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Engaging Employees Through Redundancy Periods

Engaging Employees Through Redundancy PeriodsMy Dad has just been made redundant.  It was a shock.  This is the fourth time this has happened to him in his working life and like many who are going through this tough period, he's unsettled and concerned for the future.  For weeks his employer didn't say anything only to "keep motivated because you never know, things might change and there may be a chance you will stay".   Not surprisingly this kind of carrot and stick approach wasn't too well received and whilst work continued as normal, trust and brand engagement was inevitably damaged, so how do you maintain engaging employees?

Engaging a workforce through periods of change is a challenge for any business.  Communication is critical for both employees that are leaving and the employees that are staying.  According to recent research from the Institute of Leadership and Management (ILM) organisations that have responded to the recession with office closures and involuntary redundancies have seen a sharp drop in CEO trust, with scores plummeting to 51 [on a scale of 1-100, against an average CEO trust score of 63].  What's worse, employees blame poor management as the reason.  But those who have taken a more measured response, such as flexible working and budget cuts, have seen trust in their CEOs rise, with a score of 68.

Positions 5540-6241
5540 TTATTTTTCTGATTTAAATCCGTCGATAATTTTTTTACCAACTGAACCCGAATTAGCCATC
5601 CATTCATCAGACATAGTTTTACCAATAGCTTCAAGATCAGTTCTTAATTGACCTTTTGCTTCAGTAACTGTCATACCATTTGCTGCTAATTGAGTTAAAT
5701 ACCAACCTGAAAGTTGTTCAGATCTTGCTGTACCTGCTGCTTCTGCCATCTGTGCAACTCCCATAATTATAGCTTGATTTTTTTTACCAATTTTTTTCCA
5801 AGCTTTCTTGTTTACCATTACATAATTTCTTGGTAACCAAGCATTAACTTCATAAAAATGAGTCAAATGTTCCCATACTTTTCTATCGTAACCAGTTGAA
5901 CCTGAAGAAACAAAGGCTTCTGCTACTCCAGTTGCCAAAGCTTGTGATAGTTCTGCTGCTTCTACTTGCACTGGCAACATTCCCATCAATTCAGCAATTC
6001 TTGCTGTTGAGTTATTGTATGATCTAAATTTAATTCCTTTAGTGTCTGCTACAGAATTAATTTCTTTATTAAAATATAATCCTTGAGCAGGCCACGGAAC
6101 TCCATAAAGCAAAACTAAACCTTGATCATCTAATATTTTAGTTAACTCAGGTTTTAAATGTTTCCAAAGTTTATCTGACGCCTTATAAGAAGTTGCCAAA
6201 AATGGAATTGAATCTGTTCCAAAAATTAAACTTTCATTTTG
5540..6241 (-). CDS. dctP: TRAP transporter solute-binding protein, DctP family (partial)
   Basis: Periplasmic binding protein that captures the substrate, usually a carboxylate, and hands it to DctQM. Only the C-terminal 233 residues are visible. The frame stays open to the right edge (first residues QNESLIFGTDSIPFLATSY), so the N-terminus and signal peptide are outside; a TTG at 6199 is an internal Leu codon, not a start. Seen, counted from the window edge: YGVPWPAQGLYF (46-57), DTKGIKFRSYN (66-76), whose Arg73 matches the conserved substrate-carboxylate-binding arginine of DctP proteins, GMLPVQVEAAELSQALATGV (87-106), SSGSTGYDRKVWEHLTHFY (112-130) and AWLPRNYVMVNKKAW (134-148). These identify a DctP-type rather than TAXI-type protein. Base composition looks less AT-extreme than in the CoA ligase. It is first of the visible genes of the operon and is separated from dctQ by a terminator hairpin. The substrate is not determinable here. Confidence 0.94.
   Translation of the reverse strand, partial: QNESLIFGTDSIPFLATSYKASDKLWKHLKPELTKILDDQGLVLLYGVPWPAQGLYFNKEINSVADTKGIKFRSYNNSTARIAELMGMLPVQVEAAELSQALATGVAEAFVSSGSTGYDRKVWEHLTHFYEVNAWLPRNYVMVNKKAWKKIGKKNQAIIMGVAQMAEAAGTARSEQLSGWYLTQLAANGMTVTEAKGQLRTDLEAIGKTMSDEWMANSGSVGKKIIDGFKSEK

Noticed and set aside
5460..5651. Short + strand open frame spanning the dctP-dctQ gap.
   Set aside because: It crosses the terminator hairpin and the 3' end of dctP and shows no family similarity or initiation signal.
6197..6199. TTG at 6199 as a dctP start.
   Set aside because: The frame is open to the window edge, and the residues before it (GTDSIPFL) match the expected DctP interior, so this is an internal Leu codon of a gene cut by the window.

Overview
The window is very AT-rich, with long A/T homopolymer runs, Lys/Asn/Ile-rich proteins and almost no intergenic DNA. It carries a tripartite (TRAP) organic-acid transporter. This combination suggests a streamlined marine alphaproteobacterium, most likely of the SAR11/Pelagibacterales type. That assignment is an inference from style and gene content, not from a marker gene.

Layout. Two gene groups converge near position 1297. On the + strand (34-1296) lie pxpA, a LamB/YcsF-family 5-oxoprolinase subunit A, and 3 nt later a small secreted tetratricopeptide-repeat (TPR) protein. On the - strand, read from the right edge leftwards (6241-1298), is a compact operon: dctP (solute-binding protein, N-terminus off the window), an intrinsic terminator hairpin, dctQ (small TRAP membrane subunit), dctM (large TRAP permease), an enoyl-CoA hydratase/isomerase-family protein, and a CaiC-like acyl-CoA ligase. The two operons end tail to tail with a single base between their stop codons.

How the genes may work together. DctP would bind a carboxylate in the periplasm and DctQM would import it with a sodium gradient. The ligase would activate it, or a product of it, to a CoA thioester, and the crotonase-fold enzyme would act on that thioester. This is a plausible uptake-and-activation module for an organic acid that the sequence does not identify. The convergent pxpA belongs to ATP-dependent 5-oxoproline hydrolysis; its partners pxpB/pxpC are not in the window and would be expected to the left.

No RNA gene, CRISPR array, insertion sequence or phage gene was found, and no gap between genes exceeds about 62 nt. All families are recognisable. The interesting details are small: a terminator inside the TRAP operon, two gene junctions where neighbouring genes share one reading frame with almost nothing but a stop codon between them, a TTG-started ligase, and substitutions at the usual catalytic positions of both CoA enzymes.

So how can you manage the communications process throughout this period to ensure that trust and brand loyalty damage is minimised?  Here are some Tribal Tips:

Ensure that line managers communicate with staff:
The worse thing you can do during tough times is to go radio silent on employees.  Be truthful, be honest and tell them as much as you legally can about the situation and the implications.   Make sure line managers are trained and equipped to communicate the process, the timings and have the support to answer questions.

Invest in the CEO brand:
Every tribe needs a leader - through good and bad times.  This is not the time for the CEO to lock him/herself away with the bean counters.  It's important that they're visible and approachable and repeatedly explain why a restructured is needed and what it will mean for the future of the business.  Whilst the sea may be choppy, people look to the captain for reassurance.  If he's not there, folks will get worried and your best sailors may choose to jump ship.

Listen and listen carefully:
Employees will talk.  They'll talk to each other, their family, their friends and their old colleagues.   This might be done over the phone, over lunch or even over social networks.  Identify your top talent and get a measure of the mood by talking to them and regular pulse check surveys with your employees.  Involve employees in shaping the future of the business - it's engaging to think that you're involved in the creation of something big.  So ask them - you may be surprised.

Related Post: Are Social Businesses Embracing the "Digital 4Cs" over "Marketing 4Ps"?

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